This weekend was a "disaster" in terms of baking waste. I don't even recall what I was trying to bake, but I got distracted and used the wrong quantity of water. I determined this because the autolyse was very dry and when I weighed my container it was short by a whole lot. Unfortunately, it was not possible to incorporate the missing water at this point. I tried to overcome the problem with time, and eventually the pools of water in my dough bucket began to subside and I had a crappy looking dough that felt awful. More time passed and it seemed almost passable except for the tumors of hard matter which I can only assume were clumps of drier dough in the mix.
At this point, I had already started down the path of making the Forkish Double Fed Sweet Levain bread and given the huge quantities of discard that he calls for, I had enough to make four loaves by the end of the second feeding. (I did not do a full forkish feeding for the first one, but did so for the second). When I got to adding the salt to the Sweet Levain dough, I realized I forgot to add it to the first dough disaster I had created, so I just dumped the mess into the trash and said, good riddance. I promise to have my notebook nearby next time I bake so I can keep better track of things.
Anyway, back to the double fed sweet levain bread -- his process calls for 1/2 tsp of yeast, he says, because the levain he uses is not particularly active, having been recently fed before mixing. I decided to experiment and skip the yeast for the first batch and then add the yeast for the second batch. The second batch also contained rye and more ground white whole wheat.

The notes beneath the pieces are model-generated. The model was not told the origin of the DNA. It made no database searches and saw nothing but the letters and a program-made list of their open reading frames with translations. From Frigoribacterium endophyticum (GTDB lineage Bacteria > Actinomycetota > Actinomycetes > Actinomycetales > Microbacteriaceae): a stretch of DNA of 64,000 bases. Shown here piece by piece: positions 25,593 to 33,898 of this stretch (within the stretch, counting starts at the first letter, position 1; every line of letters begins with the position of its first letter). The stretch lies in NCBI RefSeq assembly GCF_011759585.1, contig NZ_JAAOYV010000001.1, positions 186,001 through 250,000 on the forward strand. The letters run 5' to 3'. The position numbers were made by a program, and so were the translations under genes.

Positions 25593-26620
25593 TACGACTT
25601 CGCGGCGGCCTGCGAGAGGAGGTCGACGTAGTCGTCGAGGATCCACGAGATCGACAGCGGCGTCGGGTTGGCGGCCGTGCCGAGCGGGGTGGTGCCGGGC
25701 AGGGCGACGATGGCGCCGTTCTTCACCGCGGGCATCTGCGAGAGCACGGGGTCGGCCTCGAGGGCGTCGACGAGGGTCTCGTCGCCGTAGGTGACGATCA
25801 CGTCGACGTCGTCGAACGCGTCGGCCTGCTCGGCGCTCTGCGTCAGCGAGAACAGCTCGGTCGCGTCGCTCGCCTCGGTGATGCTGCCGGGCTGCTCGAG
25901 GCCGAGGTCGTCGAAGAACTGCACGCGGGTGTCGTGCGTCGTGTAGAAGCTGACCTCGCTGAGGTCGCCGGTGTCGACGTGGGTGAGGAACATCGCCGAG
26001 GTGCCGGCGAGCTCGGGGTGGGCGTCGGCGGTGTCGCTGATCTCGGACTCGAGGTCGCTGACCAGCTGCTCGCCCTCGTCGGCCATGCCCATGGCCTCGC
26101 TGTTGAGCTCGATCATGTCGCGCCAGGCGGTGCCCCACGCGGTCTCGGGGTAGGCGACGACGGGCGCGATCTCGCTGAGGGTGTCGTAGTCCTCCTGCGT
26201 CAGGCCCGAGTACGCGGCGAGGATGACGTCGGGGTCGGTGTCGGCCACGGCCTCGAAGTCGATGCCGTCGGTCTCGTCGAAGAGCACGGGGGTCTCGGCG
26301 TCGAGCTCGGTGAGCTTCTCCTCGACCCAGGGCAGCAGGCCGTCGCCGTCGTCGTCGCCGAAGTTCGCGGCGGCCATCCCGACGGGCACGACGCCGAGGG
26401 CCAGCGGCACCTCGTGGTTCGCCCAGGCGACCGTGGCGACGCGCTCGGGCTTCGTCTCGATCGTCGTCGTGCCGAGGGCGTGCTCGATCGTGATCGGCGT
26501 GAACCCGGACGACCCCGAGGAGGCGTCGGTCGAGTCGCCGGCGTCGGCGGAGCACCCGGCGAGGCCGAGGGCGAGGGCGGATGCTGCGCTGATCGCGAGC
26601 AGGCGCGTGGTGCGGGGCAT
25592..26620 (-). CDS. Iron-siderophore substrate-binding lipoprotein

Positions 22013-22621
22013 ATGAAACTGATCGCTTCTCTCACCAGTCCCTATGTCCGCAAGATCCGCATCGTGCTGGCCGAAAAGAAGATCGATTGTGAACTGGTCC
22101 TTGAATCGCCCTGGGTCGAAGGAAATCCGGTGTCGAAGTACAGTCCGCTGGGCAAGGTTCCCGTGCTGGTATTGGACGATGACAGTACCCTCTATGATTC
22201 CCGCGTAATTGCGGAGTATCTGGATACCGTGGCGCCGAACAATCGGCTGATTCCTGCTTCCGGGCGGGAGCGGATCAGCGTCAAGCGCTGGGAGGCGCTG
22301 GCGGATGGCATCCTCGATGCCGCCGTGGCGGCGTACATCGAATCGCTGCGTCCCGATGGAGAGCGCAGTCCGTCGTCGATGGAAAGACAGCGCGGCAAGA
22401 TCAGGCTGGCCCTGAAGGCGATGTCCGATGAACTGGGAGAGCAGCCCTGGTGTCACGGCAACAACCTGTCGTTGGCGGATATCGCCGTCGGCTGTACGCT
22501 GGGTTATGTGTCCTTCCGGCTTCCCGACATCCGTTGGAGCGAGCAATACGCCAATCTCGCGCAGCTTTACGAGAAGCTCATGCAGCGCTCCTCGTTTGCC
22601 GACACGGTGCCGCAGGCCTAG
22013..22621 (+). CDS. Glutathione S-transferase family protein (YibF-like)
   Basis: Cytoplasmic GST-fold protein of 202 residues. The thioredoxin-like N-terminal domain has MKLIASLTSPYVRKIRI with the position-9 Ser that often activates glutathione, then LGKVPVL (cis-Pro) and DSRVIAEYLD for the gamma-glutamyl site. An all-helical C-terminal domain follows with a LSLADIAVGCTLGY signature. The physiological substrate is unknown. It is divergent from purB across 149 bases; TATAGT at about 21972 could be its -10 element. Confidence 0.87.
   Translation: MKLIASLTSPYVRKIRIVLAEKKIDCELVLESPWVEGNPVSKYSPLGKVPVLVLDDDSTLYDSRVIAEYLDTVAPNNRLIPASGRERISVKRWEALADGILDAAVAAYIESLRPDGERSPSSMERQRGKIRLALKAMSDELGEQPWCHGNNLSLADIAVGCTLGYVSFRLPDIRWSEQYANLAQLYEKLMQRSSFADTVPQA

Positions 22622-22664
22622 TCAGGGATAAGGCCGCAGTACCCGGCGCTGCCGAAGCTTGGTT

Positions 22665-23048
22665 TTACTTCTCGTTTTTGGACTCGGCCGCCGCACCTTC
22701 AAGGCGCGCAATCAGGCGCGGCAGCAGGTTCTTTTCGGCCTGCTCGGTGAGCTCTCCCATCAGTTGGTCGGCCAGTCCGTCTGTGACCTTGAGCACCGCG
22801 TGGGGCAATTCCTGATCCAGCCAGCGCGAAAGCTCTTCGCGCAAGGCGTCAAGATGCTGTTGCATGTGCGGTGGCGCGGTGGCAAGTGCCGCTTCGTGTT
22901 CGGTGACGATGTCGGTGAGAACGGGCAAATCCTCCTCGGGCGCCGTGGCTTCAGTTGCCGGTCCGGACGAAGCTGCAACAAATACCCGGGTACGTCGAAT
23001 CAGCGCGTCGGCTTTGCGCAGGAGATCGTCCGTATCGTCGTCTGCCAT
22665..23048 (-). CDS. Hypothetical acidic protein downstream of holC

The dough is supposed to grow 2-2.5 times in size, and the one with the yeast, which was started nearly an hour after the one without, rose admirably and allowed me to shape and put in the fridge before bed. The second set of dough started an hour earlier and without the yeast was barely budging, I think it came to just above 1 liter in the cambro container when it started just below 1 liter. I had no idea how long it would take to get to nearly 3 liters, but I put the bucket in the pantry which is a bit cooler than the kitchen this time of year, and went to bed.
In the morning, my shaped and yeasted dough had grown quite a bit in the baskets and were ready to bake first thing (6:30 a.m.). I had added rolled oats to the proofing baskets and even sprinkled them around the perimeter of the dough, in addition to using rice flour. These babies dropped out without leaving any bits behind FINALLY!
The loaves baked up very nicely though they did not open up much.
And, as you can see, the crumb is beautiful. It is very soft. No sourness at all. Just lovely to eat.
Even though it was baked fresh that day, I decided to make some grilled cheese for dinner. I have been using my cast iron skillets to grill my sandwich, using the second skillet as a panini press. This makes the bread toast up beautifully. I am using coconut oil and cheddar. Yum!